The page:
forgo: To abstain from, go without, deny oneself
If that word looks a little odd to you, it’s perhaps because you’ve seen it written “forego” more often than “forgo”.
But forego is a different word, meaning “to go before, or in advance of”. At a Burns Supper, a few may be tempted to forgo the haggis, but only the piper is required to forego the haggis.
The trouble is, the verb to forego isn’t much used any more. It generally only sees the light of day as an adjective, as either foregoing or foregone, the latter almost always in the stock phrase “foregone conclusion”. Forgo is in more common use—people forgo things more often than they forego things. But since that Old English for- prefix is relatively unfamiliar, whereas fore- is still being used to form new words, the more common word seems to be making a determined bid to steal the other’s spelling.
Another for-/fore- confusion, invisible to spellcheckers, crops up with the forbear/forebear pair. The verb is to forbear, meaning “to abstain or refrain from”; the noun is forebear, meaning “an ancestor”.
And then there’s forgather/ foregather. A Scots word, borrowed from the Dutch, to forgather is “to assemble, to gather together”. Somewhere along the line people began to write foregather instead, as if the gathering was being done in preparation for some event. Nowadays you can get away with either spelling, but the fore- version is a little misleading.
The prefix fore- almost always signals something to do with the idea of preceding, in time or space—think forecast or forefront. But for- turns out to be a bit of a mess. The Oxford English Dictionary manages to come up with ten subtly different meanings signalled by for-, but I won’t list them all. The highlights, together with some examples still in (more or less) current use are:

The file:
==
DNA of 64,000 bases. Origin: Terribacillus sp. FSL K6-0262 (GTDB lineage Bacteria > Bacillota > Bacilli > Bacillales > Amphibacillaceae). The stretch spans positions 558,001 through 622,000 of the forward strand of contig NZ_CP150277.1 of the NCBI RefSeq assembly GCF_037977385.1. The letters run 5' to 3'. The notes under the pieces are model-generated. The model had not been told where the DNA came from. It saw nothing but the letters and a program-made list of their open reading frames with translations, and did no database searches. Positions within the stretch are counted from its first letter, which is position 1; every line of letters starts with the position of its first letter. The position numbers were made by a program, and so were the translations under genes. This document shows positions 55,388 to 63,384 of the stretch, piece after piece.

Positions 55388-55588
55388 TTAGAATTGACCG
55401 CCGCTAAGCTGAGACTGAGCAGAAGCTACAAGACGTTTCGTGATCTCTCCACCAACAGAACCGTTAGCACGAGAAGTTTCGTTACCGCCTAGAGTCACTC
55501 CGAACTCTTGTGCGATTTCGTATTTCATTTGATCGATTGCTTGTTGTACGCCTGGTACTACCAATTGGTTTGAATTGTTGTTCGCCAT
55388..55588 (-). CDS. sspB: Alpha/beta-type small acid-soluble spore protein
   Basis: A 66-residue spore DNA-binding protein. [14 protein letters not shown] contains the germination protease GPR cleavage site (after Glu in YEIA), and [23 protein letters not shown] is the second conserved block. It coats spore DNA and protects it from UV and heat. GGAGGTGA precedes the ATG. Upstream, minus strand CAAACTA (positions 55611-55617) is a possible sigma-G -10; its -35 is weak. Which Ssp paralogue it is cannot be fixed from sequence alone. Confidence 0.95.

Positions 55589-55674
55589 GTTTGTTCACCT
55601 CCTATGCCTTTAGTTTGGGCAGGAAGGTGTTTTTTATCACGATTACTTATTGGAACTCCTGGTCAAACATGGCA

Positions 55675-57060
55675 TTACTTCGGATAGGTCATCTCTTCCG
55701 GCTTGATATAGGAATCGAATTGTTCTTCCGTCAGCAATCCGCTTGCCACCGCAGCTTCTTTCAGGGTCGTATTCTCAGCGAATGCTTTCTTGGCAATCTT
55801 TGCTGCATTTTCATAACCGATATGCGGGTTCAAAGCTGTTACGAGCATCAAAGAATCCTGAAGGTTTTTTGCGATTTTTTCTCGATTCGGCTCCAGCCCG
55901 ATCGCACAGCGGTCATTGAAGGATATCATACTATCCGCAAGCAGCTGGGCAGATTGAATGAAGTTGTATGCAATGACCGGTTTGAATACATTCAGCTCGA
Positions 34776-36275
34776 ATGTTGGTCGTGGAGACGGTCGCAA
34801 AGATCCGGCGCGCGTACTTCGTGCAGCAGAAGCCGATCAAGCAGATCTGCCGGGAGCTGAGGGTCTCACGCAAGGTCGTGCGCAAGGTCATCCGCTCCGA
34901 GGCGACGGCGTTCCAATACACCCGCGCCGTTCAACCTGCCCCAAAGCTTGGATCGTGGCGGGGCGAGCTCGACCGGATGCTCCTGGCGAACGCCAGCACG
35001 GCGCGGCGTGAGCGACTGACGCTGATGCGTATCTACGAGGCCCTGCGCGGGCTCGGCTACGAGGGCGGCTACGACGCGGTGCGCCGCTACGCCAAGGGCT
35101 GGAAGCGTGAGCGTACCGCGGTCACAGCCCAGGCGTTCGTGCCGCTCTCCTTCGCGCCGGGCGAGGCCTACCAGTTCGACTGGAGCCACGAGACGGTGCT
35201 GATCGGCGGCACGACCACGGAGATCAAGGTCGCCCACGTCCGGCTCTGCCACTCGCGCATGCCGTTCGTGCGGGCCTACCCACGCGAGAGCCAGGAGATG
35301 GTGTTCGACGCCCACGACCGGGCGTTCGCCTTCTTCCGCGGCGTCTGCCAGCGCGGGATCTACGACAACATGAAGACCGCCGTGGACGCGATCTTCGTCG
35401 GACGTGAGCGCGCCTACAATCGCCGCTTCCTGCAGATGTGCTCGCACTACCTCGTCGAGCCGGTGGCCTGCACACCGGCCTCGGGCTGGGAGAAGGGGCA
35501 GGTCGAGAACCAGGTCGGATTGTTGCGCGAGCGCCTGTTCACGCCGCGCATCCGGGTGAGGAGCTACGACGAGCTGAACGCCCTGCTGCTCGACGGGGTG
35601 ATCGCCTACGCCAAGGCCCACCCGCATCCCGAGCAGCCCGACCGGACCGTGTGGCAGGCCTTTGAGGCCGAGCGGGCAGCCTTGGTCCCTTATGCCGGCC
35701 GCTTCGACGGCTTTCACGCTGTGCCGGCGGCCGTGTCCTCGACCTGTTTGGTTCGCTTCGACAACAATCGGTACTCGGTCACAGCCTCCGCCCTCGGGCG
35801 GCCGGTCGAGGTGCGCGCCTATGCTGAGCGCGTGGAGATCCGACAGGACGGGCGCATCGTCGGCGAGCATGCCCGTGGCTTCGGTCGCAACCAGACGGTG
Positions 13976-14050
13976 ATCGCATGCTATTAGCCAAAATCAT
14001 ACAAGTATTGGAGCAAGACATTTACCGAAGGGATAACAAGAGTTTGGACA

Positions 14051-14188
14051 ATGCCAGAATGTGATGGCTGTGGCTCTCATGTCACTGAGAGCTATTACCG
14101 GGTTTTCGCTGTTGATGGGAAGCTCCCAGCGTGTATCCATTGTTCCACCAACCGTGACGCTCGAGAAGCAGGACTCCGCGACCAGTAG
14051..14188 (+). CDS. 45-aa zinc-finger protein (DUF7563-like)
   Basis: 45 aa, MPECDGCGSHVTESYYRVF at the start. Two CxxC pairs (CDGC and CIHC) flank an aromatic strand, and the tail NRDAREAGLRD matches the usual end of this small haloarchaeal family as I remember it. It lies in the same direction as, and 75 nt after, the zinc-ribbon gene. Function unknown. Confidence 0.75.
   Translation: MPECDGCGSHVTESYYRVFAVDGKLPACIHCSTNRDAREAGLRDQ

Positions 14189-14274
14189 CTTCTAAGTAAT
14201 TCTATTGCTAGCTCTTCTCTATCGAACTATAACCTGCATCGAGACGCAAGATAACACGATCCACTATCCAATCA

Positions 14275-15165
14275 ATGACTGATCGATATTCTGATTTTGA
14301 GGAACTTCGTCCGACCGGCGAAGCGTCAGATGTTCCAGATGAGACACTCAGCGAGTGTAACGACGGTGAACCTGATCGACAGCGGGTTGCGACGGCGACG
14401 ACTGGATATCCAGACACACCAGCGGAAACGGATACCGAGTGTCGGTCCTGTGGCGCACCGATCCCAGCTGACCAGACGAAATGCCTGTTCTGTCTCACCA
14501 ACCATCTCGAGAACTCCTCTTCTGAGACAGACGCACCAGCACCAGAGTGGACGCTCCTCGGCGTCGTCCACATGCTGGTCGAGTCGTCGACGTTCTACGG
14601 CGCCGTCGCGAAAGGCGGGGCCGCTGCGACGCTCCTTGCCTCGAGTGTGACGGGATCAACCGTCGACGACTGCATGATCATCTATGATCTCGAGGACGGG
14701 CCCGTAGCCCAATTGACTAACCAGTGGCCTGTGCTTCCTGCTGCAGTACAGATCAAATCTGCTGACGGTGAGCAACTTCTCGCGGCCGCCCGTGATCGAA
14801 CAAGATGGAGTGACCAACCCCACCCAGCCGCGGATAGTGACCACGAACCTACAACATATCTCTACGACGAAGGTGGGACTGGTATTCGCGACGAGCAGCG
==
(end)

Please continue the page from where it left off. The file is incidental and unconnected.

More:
- away, off, apart: forget, forgive
- prohibition: forbid, forfend
- abstention or neglect: forbear, forgo, forsake, forswear
- excess or intensity: forlorn
That last one makes us wonder what “lorn” might mean, if forlorn is to be interpreted as “intensely lorn”. It turns out that there was an Old English verb leese, “to be deprived of”, of which lorn was the past participle, later pressed into adjectival use: “abandoned, desolate, wretched”.
Being an Old English prefix, we can find analogues of for- in other Germanic languages—German and Dutch have a prefix ver-, for example, which does a similar job. It crops up in the old Dutch expression verloren hoop, “lost troop”, who were a group of picked soldiers sent out in advance of the main party as skirmishers. Bad stuff tended to happen to them. (The French called such soldiers the enfants perdus, “lost children”.) Verloren hoop made its way into English as both forlorn hope and flowing hope. The latter seems more upbeat, but the former prevailed in common usage:
FORLORN HOPE. Officers and men detached on desperate service to make a first attack, or to be the first in mounting a breach, or foremost in storming a fortress, or first to receive the whole fire of the enemy. […] Promotion is usually bestowed on the survivors.
Admiral W.H. Smythe The Sailor’s Word Book (1867)
Nowadays, we’re left with only the figurative meaning.
There used to be a lot more for- words than there are now, and I for one mourn their passing. Here’s a sampler:
forslug: to neglect through sluggishness
forgab: to defame; to publish someone else’s misdeeds
forgnaw: to gnaw to pieces
forweep: to exhaust oneself through weeping
fordin: to fill with noise
forbliss: to make happy
fordeave: to deafen
formeagre: to make thin
forfrorn: stuck fast in ice
forbritten: broken in pieces
forcrazed: fallen to pieces
forfrushed: shattered to pieces
forwintered: reduced to straits by winter
forflitten: excessively scolded
forglopned: overwhelmed by astonishment
forswunk: exhausted with labour
Surely, between us, we can get some of these back into circulation?
Note: Predictably enough, the spellchecker on my website software refuses to believe there’s such a word as forgo. Sigh.